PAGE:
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Instead of Heaven
piano meditations
Instewad of Heaven, an album for original interpretive New Age jazz piano music
available on HearNow, Youtube Music, Amazon, Apple Music, Pandora, Spotify and YouTube Video

Jump to: MP3s and Liner Notes

One piano, one player. And the result is gorgeous. Blending classical Romanticism and contemporary jazz vibes, ambience and adventure, understatement and ornateness, he bares his musical soul across ten masterful and moving pieces. If there were such a thing as magic in the world, indeed, this is it."

Dave Franklin, U.K. Album Reviews
Apollo Lyre

Instead of Heaven is a collection of original solo piano meditations. The pieces are arranged as an instrumental song cycle, creating a musical journey using Greek myths as inspiration.

The music is fluid and modal, melding Romanticism, Impressionism, post-bop Jazz and New Age. Mueller freely takes from many genres, folding them into his own unique style. Instead of Heaven is, on one level, a statement of quiet joy - a pianist's existential replacement for heaven. It is also a testimony to how ancient stories continue to guide and inform contemporary creativity.

"My music is 'narrative' in nature," Mueller writes. "Instead of Heaven uses a combination of myth and experience to flow between exploration and discovery. I hope the listener finds their own story reflected in the music, as well as the intrigue and insight embedded in each tale.

"Many of these stories are tragedies," Mueller relates. "But optimism grows out of tragedy. Not just by counting our own blessings, but through lessons learned and heroism earned. This is what my music tries to uncover: hope and wisdom resulting from each choice honestly confronted. The Hero's Journey is fundamentally about redemption."

There is at least one special moment in each composition that is uniquely breathtaking. Sometimes several. Inventive chord progressions add to the musical language of both modal post-bop jazz and contemporary classical piano. His music is often virtuosic yet avoids showiness. Everything feels organic and true. He requires the listener to pay attention yet also frees them to go on internal imaginative tangents. Storytelling on a deeply poignant level infuses every piece, expressing a singular personal honesty while revealing universal emotions. A rarity."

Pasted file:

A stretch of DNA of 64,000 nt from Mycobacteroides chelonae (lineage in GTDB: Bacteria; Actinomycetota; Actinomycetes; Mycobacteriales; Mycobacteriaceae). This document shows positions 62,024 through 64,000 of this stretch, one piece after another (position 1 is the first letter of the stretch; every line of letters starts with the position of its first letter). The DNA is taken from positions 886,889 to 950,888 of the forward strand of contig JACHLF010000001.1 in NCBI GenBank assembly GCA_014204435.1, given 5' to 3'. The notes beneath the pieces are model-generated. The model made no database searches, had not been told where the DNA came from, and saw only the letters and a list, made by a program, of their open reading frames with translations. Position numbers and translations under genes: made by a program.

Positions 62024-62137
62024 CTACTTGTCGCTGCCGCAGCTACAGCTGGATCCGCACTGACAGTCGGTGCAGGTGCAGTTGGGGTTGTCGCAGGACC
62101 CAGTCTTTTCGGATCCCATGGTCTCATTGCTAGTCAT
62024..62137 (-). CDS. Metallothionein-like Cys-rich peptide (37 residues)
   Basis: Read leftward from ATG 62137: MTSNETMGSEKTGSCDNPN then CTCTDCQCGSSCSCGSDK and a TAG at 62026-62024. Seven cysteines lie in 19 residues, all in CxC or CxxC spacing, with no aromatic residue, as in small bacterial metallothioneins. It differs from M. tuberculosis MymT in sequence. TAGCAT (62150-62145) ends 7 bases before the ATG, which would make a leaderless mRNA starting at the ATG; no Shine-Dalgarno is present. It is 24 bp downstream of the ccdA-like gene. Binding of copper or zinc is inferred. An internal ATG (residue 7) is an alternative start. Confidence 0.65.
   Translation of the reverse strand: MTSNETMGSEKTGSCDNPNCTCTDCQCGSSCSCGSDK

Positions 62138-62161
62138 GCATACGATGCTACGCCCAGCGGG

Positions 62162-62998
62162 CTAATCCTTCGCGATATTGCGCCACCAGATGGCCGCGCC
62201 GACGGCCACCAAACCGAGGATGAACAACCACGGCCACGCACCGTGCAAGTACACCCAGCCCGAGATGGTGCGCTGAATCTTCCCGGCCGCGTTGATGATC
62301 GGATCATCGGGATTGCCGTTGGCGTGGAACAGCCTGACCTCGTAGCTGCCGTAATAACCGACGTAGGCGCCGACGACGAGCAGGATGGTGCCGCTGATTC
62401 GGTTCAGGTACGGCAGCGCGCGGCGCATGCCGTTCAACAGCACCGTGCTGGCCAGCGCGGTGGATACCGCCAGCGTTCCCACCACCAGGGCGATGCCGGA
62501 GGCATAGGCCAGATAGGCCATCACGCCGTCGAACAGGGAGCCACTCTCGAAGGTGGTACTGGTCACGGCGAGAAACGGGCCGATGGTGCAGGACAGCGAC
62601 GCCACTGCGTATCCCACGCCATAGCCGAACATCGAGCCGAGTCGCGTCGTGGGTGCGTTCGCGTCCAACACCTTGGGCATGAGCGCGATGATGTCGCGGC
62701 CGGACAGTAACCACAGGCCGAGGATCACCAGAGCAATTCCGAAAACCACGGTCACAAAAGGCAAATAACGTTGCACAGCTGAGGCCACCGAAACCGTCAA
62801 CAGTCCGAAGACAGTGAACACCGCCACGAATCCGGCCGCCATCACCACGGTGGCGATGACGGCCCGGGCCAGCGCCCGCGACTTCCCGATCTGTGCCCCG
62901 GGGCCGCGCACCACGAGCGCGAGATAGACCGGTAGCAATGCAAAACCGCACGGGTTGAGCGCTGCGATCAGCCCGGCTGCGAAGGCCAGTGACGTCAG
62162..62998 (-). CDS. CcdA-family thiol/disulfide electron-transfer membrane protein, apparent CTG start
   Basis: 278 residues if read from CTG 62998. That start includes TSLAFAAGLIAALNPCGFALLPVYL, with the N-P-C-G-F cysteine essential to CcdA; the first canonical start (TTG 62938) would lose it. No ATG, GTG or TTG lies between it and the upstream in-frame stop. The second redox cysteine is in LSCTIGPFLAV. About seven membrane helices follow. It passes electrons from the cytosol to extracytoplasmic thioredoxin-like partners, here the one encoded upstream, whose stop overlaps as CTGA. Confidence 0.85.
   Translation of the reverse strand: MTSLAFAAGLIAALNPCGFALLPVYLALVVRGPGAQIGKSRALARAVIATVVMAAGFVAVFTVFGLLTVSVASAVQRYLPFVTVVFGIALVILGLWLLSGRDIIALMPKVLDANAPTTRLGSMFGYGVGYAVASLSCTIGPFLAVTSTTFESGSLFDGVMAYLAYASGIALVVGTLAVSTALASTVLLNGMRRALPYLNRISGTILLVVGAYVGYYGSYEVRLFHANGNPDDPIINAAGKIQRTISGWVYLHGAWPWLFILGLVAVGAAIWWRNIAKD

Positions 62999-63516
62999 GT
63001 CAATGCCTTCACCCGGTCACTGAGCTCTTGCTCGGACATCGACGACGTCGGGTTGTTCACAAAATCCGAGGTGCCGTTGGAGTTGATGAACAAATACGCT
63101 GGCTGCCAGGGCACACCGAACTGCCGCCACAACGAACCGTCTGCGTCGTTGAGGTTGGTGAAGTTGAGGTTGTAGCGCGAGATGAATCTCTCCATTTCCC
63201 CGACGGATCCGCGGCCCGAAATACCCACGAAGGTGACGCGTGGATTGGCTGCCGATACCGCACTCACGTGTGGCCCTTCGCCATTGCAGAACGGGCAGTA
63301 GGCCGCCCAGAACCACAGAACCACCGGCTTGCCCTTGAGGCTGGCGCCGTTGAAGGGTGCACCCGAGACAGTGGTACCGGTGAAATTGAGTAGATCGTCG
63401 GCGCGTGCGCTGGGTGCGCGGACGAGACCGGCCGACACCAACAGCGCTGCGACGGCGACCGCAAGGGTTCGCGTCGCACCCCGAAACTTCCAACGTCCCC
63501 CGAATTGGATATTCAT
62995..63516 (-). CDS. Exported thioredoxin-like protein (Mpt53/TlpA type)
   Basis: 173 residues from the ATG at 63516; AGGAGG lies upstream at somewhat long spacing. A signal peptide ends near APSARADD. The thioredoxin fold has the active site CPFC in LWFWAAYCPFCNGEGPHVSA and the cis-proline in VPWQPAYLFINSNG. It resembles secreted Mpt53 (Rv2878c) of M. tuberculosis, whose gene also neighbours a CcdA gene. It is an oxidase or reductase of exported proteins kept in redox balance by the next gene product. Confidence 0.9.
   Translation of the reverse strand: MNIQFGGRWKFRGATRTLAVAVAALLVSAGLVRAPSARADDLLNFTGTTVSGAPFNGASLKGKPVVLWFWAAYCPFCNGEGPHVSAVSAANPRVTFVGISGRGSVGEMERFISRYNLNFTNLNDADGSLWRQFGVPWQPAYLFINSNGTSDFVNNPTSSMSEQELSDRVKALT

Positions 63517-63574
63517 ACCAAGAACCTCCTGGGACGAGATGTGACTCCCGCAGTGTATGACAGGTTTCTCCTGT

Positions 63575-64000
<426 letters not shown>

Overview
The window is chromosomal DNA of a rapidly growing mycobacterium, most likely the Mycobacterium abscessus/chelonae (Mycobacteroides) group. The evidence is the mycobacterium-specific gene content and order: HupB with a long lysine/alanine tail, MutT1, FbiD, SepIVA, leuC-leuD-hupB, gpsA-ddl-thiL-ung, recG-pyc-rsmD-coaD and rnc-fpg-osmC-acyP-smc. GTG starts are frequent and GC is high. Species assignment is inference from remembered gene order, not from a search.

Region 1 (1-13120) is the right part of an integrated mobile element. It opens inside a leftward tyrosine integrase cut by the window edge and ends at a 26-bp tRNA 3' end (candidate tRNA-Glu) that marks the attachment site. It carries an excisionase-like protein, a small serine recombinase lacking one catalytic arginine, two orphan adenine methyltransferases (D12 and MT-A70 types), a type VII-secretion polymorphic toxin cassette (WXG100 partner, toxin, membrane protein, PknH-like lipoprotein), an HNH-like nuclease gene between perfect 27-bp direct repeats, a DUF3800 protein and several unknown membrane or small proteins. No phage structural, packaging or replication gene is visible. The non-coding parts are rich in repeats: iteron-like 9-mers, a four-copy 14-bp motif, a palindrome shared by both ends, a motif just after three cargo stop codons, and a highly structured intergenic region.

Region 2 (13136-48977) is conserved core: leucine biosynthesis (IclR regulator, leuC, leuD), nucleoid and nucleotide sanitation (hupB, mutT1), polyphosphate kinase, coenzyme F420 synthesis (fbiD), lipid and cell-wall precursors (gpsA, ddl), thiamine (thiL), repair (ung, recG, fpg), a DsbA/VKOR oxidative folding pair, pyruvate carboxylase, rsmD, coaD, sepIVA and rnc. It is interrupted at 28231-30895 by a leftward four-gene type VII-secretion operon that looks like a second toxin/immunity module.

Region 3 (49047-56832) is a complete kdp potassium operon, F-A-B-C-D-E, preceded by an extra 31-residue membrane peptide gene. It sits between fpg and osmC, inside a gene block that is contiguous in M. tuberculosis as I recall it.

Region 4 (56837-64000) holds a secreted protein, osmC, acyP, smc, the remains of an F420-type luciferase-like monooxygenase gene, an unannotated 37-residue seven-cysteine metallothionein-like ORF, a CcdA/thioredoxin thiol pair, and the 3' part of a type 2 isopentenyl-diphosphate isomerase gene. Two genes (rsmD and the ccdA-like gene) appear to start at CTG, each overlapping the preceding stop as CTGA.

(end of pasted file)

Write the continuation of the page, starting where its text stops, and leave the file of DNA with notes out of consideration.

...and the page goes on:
George W. Harris, Jazz Weekly

Some of the Greek myths Mueller illustrates with his music are well known, some are more obscure. His titles pair mythic characters with a significant moment in their story. The titles conjure a kind of riddle. What part of the myth is Mueller illustrating? This is Mueller's process: framing belief as a puzzle. Each title helps focus the listener on a specific moment in the primeval narrative, shedding light onto what Mueller believes is the most compelling aspect of each time-honored fable. His music provides the momentum of exploration; it's up to the listener to define the meaning.

Instead of Heaven is inventive, sensual, flowing with grace and contemplative ease. The video series incorporates gorgeous classical artwork, contemporary takes on the myths themselves, and insightful narratives."

Stereobangers blog

Mueller's music combines both emotional and intellectual aspects of artistry. He challenges as he entertains. This song cycle can be appreciated without knowing anything about Greek mythology. Going back to reacquaint yourself with these ancient stories, however, may well bring you closer to the artist's creative process.

I have reviewed all of Tobin Mueller’s albums since his 2005 debut, Morning Whispers, and have found his to be one of the most innovative minds creating music today. Instead of Heaven is no exception. Mueller has taken Greek myths and tells their stories in a language that blends a wide variety of music genres to create his unique and expressive musical voice. Challenging yet accessible, Mueller’s music is never predictable and always takes us someplace new and surprising."

Kathy Parson, MainlyPiano

Musical influences include: Keith Jarrett, Michel Camilo, Bill Evans, Brad Mehldau, Tigran Hamasyan, Liz Story, as well as Chopin, Debussy, Ravel, and traditional Celtic folk. "One of the most creative musical minds out there. I love that Mueller ignores all boundaries for musical genres in his music, juxtaposing jazz, blues, Broadway, prog, New Age, classical... giving free reign to his vast experience and training along with an imagination that knows no limitations." - Kathy Parsons, MainlyPiano.